Friday, August 23, 2019

Easter Parade: A Review


This review is part of the Summer Under the Stars Blogathon sponsored by Journeys in Classic Film and Musings of a Classic Film Addict. Today's star is Fred Astaire.

Easter Parade has a pretty unoriginal plot and is an excuse to showcase the Irving Berlin songbook. In other words, it's one of the most delightful, wonderful musicals made with brilliant dance numbers and just a lovely, lovely time.

It's Easter Sunday, and Don Hewes (Fred Astaire) is excited because he and his dancing/romantic partner Nadine Hale (Ann Miller) are about to embark on tour. Nadine, however, has other plans. She's already signed a contract for a bigger show, breaking up the act. Add to this her barely hidden designs on their mutual friend Johnny Harrow (Peter Lawford).

Hurt and upset, Don swears he can take any girl and make her an equal to greater dance partner by next Easter. The selected girl is Hannah Brown (Judy Garland), a singing waitress. She realizes who Don is but struggles to learn Don's dancing steps. It's when Don realizes he's been trying to remake Hannah in Nadine's image that he sees why they've been failing. Now adapting the routines to Hannah's strengths, they soon start succeeding.

We then get a love quadrangle when Nadine keeps going after Johnny, Johnny falls for Hannah, Hannah falls for Don and Don keeps going between Nadine and Hannah. After a few romantic misunderstandings Don and Hannah finally get together to partake in the Easter Parade.

Image result for easter parade movieAs I said, Easter Parade does not have a particularly original plot: a man remakes a woman and ends up falling in love with her. Instead, it's a way to include as many Irving Berlin songs as possible in its running time. In its first ten minutes we hear three: Happy Easter, Drum Crazy and It Only Happens When I Dance with You.

However, when you have the Irving Berlin songbook, who seriously would complain? Easter Parade has a glut of wonderful songs, all sung and/or performed so well save for perhaps one number, which I'll get back to.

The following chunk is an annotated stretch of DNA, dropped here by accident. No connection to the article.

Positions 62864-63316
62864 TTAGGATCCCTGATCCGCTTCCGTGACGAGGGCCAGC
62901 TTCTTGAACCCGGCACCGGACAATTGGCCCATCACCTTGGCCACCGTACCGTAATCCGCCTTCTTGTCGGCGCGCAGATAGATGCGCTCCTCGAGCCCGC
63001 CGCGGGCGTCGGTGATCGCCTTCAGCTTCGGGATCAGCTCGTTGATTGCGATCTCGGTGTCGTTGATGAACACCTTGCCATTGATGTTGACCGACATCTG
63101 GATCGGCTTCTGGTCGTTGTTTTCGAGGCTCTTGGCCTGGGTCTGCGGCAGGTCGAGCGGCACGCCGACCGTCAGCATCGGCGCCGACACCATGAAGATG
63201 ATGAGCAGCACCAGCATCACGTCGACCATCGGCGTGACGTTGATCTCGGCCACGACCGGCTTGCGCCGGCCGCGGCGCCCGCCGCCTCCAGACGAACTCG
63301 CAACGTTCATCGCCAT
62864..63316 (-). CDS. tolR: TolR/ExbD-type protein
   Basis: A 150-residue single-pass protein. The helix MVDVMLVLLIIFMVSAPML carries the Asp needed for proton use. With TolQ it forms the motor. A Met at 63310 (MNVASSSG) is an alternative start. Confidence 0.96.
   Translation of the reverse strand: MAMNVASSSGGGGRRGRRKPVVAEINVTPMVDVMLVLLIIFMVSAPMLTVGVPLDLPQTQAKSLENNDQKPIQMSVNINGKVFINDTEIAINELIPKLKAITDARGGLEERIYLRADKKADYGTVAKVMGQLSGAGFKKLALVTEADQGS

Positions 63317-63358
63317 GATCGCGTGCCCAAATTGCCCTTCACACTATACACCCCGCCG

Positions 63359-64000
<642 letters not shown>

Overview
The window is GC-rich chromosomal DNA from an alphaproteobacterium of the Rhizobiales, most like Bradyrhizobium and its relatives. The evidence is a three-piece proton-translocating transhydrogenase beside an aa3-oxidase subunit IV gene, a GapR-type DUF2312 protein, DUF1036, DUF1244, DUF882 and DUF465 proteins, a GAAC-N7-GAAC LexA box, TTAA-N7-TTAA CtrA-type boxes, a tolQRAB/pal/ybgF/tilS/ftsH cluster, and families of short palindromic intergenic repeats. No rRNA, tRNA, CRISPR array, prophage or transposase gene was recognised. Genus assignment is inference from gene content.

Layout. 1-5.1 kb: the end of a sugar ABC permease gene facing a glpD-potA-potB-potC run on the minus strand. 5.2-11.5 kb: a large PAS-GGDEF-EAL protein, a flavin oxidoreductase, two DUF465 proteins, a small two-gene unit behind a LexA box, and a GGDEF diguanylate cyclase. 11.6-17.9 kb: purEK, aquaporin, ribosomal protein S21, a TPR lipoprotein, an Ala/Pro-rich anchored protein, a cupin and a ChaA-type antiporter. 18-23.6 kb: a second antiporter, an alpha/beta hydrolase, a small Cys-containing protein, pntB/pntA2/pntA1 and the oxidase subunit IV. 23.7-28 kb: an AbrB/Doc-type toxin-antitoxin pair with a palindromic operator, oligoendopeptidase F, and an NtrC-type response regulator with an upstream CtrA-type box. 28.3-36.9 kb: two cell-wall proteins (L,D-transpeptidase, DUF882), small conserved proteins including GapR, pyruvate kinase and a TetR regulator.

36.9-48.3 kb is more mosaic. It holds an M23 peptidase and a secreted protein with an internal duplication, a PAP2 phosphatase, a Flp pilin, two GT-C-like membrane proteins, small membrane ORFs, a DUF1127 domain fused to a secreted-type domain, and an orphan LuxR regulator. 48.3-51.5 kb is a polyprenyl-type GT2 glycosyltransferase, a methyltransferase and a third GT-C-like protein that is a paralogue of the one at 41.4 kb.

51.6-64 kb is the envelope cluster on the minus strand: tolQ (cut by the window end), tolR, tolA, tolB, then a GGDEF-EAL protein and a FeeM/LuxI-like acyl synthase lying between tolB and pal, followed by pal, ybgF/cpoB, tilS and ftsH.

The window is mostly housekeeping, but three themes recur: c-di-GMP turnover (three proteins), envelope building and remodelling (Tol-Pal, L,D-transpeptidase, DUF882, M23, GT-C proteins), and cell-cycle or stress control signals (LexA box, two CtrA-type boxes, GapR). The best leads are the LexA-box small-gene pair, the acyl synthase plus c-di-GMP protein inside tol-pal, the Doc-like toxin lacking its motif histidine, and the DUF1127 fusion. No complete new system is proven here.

The curious thing is that the film mixes musical styles. Most numbers are performed on a stage but at least four numbers (Happy Easter, Drum Crazy, A Fella with An Umbrella and Easter Parade) are performed as if the characters just decided to break out into song. Somehow the mix never impedes or feels off.

A major part of the success is in getting two of the best musical performers in film history. Easter Parade is proof that Fred Astaire was an artistic genius. One does not need to see any other Astaire film to see that he truly was one of if not the greatest dancer in film history.

When we get to Drum Crazy, you see an artist of exceptional ability and skill. His ability to integrate the drums with his dancing is simply extraordinary. One is left breathless not out of exhaustion but out of amazement at how graceful, elegant and skilled Astaire was. His movements in It Only Happens When I Dance with You show his elegance and smooth manner. Perhaps his highlight is Steppin' Out with My Baby. In this number he seems to almost make time stand still as he slows down while the other dances move at a faster pace.

While this was clearly was done with trick photography, the end results are extraordinary.

Image result for easter parade movieIt takes an extraordinary talent to come close to Astaire, but Judy Garland more than holds her own. Her only solo number is a song (I Want to Go Back to Michigan), but when paired with Astaire she was so wonderful and skilled she draws your attention to her. From the musical montage as part of their audition for Ziegfeld to their hobo number We're A Couple of Swells, Garland is such a delight and able to more than be Astaire's equal.

The We're A Couple of Swells number is so fun and cheerful you get swept up in it, finding yourself grinning ear to ear as these two 'bums' dance and sing with such glee.

As a side note, Astaire was so eager to work with Garland that he came out of retirement to do Easter Parade, and Berlin was so eager to work with Garland that he turned down a better offer from Twentieth Century-Fox studios just to have Garland sing his songs. It's a credit to her abilities that these two legendary figures wanted to work with her.

Garland handled the acting as well as she handled the singing and dancing, in turns dramatic and comic (the way she 'attracts' men is delightful). Astaire too has a wonderful way of making seemingly awful things to say almost innocent. "I don't want the very best. I want you," he tells Hannah, quickly realizing how that sounds. He goes from clueless to sheepish with ease.

It's curious that Ann Miller, who has a smashing solo number in Shaking the Blues Away, was so overtly a villainous vamp that she was in sore need of a mustache to twirl. However, she is able to be as elegant as Astaire when they dance together. It wasn't the best performance but it good. As for Lawford, he was handsome but his sole musical number, A Fella with An Umbrella, left me a bit puzzled.

The song was great. His voice was not.

I could have done with the 'comedy bit' with the much-abused waiter Francois, but really apart from this Easter Parade is a sweet, charming musical filled with great musical numbers and bright colors. There is simply no way anyone would not be charmed by Easter Parade.


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